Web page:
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Why We Refuse to Admit Our Mistakes

Readers of my books often ask: "Given that the evidence against active management and for indexing (or passive investing) is so overwhelming, why do the majority of investors keep playing a loser's game?" I offer three explanations for this phenomenon.

Lack of Public Education Unless one obtains an MBA in finance, it's likely that they haven't taken a single course in capital markets theory. Without the knowledge, how can they know whether an active or a passive strategy is the right strategy? The result is that they get their "knowledge" about investing from the very people -- Wall Street and the financial media -- who don't have their interests at heart. Wall Street needs investors to trade a lot and to pay the high fees imposed by actively managed funds. The media needs investors to "tune in." The result is that most investors are unaware of the historical evidence.

Lack of Private Education However, people also seem unwilling to invest the time and effort to overcome the failings of the education system. Instead of reading books like mine, John Bogle's or William Bernstein's, they would rather watch CNBC.

Unwilling to Admit Mistakes As we saw yesterday, most people are simply unwilling to admit when they make a mistake. It could be for a host of reasons, but the bottom line remains the same: People keep making mistakes because they refuse to admit their errors so they can correct the behavior.

Of course, investors fall into this trap on a frequent basis. Investors, relying on the past performance of active managers (and rankings like Morningstar's ratings), hire managers, eventually firing most of them and repeat the process. They do so without ever asking: "What am I doing differently in the selection process so I don't repeat the mistake I made last time?" In a triumph of self-justification, they end up doing what Einstein said was the definition of insanity -- doing the same thing over again and expecting a different outcome.

Carol Tavris and Elliot Aronson, authors of the book Mistakes Were Made (but Not by Me), note that "None of us can live without making blunders. But we do have the ability to say: 'This is not working out here. This is not making sense.' To err is human, but humans then have a choice between covering up or fessing up. The choice is crucial to what we do next. We are forever being told that we should learn from our mistakes, but how can we learn unless we first admit we made any?"

Political scientist Philip Tetlock demonstrated in his outstanding book, Expert Political Judgment, that even professional economic forecasters don't make accurate forecasts with any persistence. Yet, despite the overwhelming body of evidence that there are no good forecasters, investors pay lots of attention to economic and market forecasts, often acting on them, altering even well-thought-out plans.

Tavris and Aronson explain: "When experts are wrong, the centerpiece of their professional identity is threatened. Therefore...the more self-confident and famous they are, the less likely they will be to admit mistakes." Instead, what they do is justify their forecasts by "coming up with explanations of why they would have been right if only -- if only that improbable calamity had not intervened; if only the timing of events had been different; if only blah blah blah." They (and we) do this to preserve our belief that we are smart.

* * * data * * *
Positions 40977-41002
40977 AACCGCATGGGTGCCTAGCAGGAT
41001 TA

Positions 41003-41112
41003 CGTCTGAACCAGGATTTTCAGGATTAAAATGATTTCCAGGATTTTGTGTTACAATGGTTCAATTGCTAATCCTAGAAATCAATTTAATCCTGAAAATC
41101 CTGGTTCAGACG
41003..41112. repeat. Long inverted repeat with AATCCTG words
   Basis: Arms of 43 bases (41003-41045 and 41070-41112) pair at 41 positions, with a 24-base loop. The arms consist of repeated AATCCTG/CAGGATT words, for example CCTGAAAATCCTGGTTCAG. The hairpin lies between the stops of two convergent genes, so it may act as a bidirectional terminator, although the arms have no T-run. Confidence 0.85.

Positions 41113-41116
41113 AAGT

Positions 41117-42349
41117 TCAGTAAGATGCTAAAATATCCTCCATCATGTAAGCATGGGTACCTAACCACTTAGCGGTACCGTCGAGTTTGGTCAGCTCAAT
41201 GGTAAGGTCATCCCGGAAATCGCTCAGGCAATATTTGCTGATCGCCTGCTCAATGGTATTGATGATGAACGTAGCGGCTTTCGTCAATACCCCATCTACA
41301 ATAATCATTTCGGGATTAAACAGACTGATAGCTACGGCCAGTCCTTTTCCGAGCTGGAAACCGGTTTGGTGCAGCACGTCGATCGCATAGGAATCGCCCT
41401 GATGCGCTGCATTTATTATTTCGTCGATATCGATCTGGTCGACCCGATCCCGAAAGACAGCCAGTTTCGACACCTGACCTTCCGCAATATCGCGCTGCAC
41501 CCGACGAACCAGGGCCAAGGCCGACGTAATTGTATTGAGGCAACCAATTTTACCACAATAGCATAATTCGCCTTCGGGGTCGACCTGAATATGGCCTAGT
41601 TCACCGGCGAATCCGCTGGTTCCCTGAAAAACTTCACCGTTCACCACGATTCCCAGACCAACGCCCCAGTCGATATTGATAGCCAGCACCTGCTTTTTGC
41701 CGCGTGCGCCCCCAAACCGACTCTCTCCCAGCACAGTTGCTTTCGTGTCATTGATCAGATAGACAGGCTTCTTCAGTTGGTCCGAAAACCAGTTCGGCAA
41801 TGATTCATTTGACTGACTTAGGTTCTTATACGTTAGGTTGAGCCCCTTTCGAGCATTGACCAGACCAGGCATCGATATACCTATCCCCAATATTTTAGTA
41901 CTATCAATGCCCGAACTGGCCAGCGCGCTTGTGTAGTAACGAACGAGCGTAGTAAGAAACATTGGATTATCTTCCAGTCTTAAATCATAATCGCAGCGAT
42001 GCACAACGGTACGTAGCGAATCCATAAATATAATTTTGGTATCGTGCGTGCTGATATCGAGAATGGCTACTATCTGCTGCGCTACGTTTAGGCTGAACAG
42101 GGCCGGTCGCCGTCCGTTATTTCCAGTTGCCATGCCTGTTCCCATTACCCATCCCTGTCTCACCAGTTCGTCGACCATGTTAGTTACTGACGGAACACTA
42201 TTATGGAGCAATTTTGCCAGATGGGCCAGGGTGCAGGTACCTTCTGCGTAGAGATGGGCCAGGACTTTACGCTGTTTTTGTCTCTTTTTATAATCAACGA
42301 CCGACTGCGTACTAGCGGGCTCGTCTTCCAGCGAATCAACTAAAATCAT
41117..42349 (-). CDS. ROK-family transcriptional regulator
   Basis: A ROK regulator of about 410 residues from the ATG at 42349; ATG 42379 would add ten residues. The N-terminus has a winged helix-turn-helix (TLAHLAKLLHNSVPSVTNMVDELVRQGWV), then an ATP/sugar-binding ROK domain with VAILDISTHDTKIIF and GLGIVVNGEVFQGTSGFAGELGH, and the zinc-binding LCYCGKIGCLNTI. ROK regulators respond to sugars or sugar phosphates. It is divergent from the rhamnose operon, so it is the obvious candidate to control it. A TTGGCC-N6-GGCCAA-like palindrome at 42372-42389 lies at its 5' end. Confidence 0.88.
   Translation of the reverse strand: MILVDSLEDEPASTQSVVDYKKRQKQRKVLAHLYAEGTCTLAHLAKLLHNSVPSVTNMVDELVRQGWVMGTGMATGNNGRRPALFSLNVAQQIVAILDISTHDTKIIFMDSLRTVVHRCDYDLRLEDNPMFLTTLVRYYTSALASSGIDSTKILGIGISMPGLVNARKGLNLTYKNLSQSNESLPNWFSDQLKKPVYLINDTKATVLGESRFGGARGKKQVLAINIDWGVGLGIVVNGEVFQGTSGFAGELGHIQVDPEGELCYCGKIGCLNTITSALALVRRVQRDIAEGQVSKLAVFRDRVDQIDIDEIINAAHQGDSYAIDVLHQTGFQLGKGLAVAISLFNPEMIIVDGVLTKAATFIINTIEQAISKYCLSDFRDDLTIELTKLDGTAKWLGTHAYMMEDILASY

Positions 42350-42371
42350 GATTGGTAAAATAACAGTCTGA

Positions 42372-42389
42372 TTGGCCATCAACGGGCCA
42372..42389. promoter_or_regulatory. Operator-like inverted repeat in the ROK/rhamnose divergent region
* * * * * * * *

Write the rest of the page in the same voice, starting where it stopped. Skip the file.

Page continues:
This doesn't mean that we're doomed to keep justifying our mistakes and, therefore, repeat them. Even smart people make mistakes. What differentiates their behavior from that of fools is that they are capable of admitting their errors. They alter their behavior so that they don't repeat the mistakes.

This is a call for action. If you have been using active strategies and have failed to outperform appropriate risk-adjusted benchmarks, or the fund managers you've hired have failed to do so, or if your advisor using active strategies has failed to do so, ask yourself:

  • What will I do differently to ensure a different outcome? If I can't identify anything, then why do I think the outcome will be different?
  • Why do I think I will succeed where others (institutional investors) with far greater resources and other advantages (such as lower costs and/or no taxes to pay) have failed with such great persistence? What advantages do I have?
Finally, it's my experience that the vast majority of investors don't even know what their returns have been relative to appropriate benchmarks. One reason is that Wall Street doesn't want you to know -- if you did, you might stop making them rich. Another might be that the truth would be too painful, so they don't want to know. But you should know. Without such information, there's no way to know if your strategy is working.

If you don't know, my suggestion is to take your portfolio to a fiduciary advisor, one that uses passive strategies, and ask them to analyze your portfolio and show you how it has performed relative to appropriate benchmarks. It might just turn out to be the best "investment" you have ever made.

A fitting end is the following paraphrasing of a 2,500-year-old quotation from Chinese philosopher Lao Tzu:

  • A great investor is like a great man
  • When he makes a mistake, he realizes it
  • Having realized it, he admits it
  • Having admitted it, he corrects it.
  • He considers those who point out his faults as his most benevolent teachers
More on MoneyWatch:
Book Review: Mistakes Were Made (but Not by Me) What Rising Correlations Mean for Market Returns Can You Find the Future Winners? Why Getting Too Conservative As You Age Can Hurt Your Retirement Quest for Alpha: 10 Rules for Being a Successful Investor
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